So what do teachers really want in a computer?

I handed out the following survey to the teachers in my school last week. Want to know what I found out?

I handed out the following survey to the teachers in my school last week. Want to know what I found out? Let's just say they're a fairly heterogeneous group when it comes to their tech needs, wants, and opinions.

As most of you know, all of the teachers at AHS will be getting new laptops through the Capital Planning moneys allocated recently. However, with Windows XP on its way out (June 30th is the last day computer makers can sell it), Windows Vista meeting with lukewarm receptions, and a lot of really interesting options available, I need to get some feedback before I actually start buying computers. Please complete the survey below and place it in my box next week. Feel free to stop me if you have any questions.

1.Should we all use the same computers or should we be allowed to choose from a few models that might suit individual needs better?

____Standardize ____Let us pick

2.Would you consider Macintosh computers? [Another teacher] and I are both running the latest version of the Mac OS and would be happy to give a demo. Mac laptops would look more like mine than [his - he has a MacBook Pro], but the features would be the same. The Mac OS is a bit different, but worth a look.

____Yes ____No

3.Would you be interested in a low-cost “ultraportable”? These are very light laptops with 7-9” screens and small keyboards. They aren't incredibly fast, but they are rugged, can slip into a purse or bag, and will get you online and using OpenOffice. I have a demo product coming soon from HP, but here's 2 links for more information about 2 possibilities:

____Yes, this would be useful ____No, too small

4.Would you be interested in using Linux? This is an alternative to Windows Vista. It is stable, functional, and pretty cool (for a geek like me), but, like the Mac OS, is a bit different. Some people who try it prefer its performance to Windows Vista; others don't like the learning curve. I have it installed on a laptop for your review if you'd like to explore it.

____Yes, I would consider an alternative ____No, I want Windows, even if it's Vista

5.How do you feel about Windows Vista? We would use Vista Business which is installed on the new guidance laptop and also on my laptop (Macs can run both Vista and Mac OS). Feel free to take a look.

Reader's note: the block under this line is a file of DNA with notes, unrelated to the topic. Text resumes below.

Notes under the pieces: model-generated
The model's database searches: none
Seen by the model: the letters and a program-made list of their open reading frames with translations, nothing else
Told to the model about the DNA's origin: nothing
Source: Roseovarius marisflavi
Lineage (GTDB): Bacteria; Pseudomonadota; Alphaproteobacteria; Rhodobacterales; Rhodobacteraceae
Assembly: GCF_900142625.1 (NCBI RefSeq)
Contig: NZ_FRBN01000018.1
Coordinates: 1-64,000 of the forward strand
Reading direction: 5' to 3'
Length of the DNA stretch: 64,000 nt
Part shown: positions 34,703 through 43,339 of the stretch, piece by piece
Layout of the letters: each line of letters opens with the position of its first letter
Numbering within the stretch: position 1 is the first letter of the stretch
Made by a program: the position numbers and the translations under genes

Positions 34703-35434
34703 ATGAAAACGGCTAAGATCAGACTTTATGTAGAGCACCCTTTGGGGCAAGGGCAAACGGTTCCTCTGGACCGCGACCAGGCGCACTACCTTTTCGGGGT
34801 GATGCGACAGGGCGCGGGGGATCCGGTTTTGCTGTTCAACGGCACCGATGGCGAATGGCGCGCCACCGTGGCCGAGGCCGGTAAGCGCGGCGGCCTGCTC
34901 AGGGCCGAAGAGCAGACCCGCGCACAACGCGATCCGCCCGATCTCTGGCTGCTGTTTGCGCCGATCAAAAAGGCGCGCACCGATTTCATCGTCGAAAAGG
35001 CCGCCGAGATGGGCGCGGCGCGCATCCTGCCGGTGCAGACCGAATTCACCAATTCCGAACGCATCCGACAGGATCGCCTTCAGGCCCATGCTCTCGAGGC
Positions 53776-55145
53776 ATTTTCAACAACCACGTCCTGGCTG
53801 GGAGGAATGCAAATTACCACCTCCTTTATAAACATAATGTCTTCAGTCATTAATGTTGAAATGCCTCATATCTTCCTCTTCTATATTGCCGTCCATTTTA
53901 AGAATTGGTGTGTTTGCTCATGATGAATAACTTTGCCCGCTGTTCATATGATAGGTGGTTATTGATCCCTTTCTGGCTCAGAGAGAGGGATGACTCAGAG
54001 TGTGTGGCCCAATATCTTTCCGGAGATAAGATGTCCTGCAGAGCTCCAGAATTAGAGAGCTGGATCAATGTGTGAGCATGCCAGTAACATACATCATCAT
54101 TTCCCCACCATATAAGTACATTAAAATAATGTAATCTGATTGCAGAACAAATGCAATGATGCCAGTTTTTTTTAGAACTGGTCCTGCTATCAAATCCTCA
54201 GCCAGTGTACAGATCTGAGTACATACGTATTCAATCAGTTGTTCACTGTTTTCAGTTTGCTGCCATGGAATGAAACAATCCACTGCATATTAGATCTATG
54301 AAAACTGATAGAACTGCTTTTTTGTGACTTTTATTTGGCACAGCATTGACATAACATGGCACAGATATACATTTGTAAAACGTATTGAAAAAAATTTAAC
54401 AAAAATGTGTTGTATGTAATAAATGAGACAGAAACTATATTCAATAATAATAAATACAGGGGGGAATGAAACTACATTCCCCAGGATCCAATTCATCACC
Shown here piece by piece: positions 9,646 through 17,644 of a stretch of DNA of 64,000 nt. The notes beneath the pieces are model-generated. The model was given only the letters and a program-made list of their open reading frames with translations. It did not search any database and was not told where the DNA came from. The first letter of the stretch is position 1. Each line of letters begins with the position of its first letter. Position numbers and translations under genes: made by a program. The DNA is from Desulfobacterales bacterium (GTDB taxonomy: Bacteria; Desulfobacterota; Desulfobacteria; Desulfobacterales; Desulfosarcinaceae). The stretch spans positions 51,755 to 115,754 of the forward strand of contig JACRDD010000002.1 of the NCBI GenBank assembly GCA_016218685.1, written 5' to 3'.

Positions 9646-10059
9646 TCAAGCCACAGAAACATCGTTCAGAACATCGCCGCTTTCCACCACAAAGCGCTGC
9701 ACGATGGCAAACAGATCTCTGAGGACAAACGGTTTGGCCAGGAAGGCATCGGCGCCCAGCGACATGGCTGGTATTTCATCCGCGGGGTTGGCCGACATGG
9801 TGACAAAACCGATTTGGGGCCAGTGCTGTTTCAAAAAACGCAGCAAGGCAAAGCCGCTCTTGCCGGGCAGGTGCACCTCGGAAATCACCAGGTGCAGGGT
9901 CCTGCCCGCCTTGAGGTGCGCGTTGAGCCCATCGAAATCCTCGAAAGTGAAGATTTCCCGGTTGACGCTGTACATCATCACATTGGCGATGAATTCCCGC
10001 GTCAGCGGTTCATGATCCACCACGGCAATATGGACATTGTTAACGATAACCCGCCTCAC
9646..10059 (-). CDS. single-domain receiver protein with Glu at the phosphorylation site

____Vista is fine ____I'd rather use a Mac or Linux than use Vista

So what were the results? The majority want very little to do with Vista. Many have seen it in action on computers they bought for home and have been unimpressed. Many would happily stay with XP, but about 70% have expressed an interest in the Mac OS. Several have stopped by for a look and have been impressed with the interface, NeoOffice, and Office 2008, as well as the size and weight of the MacBook. Others have been put off (not surprisingly) by it's "differentness" from XP. This isn't to say they aren't willing to give it a go, but are rightfully wary of something to which they will be committed for at least the next three years.

Linux isn't exactly a dirty word, but I didn't have people clamoring to see Ubuntu running either. This seems to be largely a familiarity issue, but I think at least for this round, most folks will be sticking with something out of Redmond or Cupertino.

I was actually most surprised at the lack of enthusiasm over the ultraportables. This may change when they can get their hands on a review unit, but largely they felt that the screens and keyboards would simply be too small for daily use.

The one thing everyone agreed upon, though, was a desire to pick from a small selection of products so that they could choose something that would meet their needs. As much as I'd be tempted to standardize for interchangeable parts, easy purchasing, and insurance that new hires at least received a standard laptop (rather than whatever they inherited from the teachers they replaced), needs and interests are simply too diverse to do this with a clean conscience.

The three teachers who were actually interested in the ULPCs could quite genuinely make use of them because of travel for coaching or the need to roam between classrooms. The diehard Windows fans would lynch me if I gave them a single mouse button (despite the brilliance of a two-fingered tap). And so on. Obviously, I can't accommodate every need or desire. However, a choice between a 14 or 15 inch mainstream Windows Vista laptop, HP's MiniNote, and a MacBook seems like a reasonable menu.

Am I missing anything? Any reason to offer 17" monsters, PDAs, or some other portable (within financial reason, of course) for the teachers? Talk back below.